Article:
An accurate and complete definition of the system's workload is critical to predicting or understanding its performance. A difference in workload can cause far more variation in the measured performance of a system than differences in CPU clock speed or random access memory (RAM) size. The workload definition must include not only the type and rate of requests to the system, but also the exact software packages and in-house application programs to be executed.
Whenever possible, observe the current users of existing applications to get authentic, real-world measurements of the rates at which users interact with their workstations or terminals.
Make sure that you include the work that your system is doing "under the covers." For example, if your system contains file systems that are NFS-mounted and frequently accessed by other systems, handling those accesses is probably a significant fraction of the overall workload, even though your system is not officially a server.
A benchmark is a workload that has been standardized to allow comparisons among dissimilar systems. Any benchmark that has been in existence long enough to become industry-standard has been studied exhaustively by systems developers. Operating systems, compilers, and in some cases hardware, have been tuned to run the benchmark with lightning speed.
Unfortunately, few real workloads duplicate the exact algorithms and environment of a benchmark. Even those industry-standard benchmarks that were originally derived from real applications might have been simplified and homogenized to make them portable to a wide variety of hardware platforms. The environment in which they run has been constrained in the interests of reproducible measurements.
Any reasoning similar to "System A is rated at 50 percent more MegaThings than System B, so System A should run my program 50 percent faster than System B" might be a tempting shortcut, but may be inaccurate. There is no benchmark with such universal applicability. The only valid use for industry-standard benchmarks is to narrow the field of candidate systems that will be subjected to a serious evaluation. There is no substitute for developing a clear understanding of your workload and its performance in systems under consideration.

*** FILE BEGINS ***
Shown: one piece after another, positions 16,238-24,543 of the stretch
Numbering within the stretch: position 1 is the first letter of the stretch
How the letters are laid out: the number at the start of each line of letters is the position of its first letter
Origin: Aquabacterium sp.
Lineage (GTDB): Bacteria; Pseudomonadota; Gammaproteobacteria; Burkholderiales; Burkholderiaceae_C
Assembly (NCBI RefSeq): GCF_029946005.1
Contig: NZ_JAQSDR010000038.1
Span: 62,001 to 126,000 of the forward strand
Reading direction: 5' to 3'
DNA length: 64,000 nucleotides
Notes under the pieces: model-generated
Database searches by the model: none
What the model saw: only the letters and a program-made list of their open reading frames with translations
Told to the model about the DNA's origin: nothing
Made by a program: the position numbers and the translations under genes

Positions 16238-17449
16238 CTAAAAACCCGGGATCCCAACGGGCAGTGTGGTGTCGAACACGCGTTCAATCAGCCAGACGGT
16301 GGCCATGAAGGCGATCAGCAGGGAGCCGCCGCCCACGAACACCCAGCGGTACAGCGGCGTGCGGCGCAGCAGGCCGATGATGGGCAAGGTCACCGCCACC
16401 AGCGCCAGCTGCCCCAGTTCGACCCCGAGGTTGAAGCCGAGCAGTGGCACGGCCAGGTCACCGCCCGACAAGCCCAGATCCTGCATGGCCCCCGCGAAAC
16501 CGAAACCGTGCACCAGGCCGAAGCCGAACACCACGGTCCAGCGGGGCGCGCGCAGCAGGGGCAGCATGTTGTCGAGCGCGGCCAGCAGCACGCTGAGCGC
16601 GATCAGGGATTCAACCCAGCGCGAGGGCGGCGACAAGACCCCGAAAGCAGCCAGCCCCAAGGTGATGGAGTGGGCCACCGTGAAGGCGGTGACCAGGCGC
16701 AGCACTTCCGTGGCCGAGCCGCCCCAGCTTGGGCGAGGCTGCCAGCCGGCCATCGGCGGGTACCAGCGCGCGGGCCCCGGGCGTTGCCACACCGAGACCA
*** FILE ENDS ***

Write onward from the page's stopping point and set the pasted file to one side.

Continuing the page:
After defining the workload that the system will have to process, you can choose performance criteria and set performance objectives based on those criteria. The main overall performance criteria of computer systems are response time and throughput.
Response time is the elapsed time between when a request is submitted and when the response from that request is returned. Examples include how long a database query takes, or how long it takes to echo characters to the terminal, or how long it takes to access a Web page.
Throughput is a measure of the amount of work over a period of time. In other words, it is the number of workload operations that can be accomplished per unit of time. Examples include database transactions per minute, kilobytes of a file transferred per second, kilobytes of a file read or written per second, or Web server hits per minute.
The relationship between these metrics is complex. In some cases, you might have to trade off one against the other. In other situations, a single change can improve both. Sometimes you can have higher throughput at the cost of response time or better response time at the cost of throughput. Acceptable performance is based on reasonable throughput combined with reasonable response time.
In planning for or tuning any system, make sure that you have clear objectives for both response time and throughput when processing the specified workload. Otherwise, you risk spending analysis time and resource dollars improving an aspect of system performance that is of secondary importance.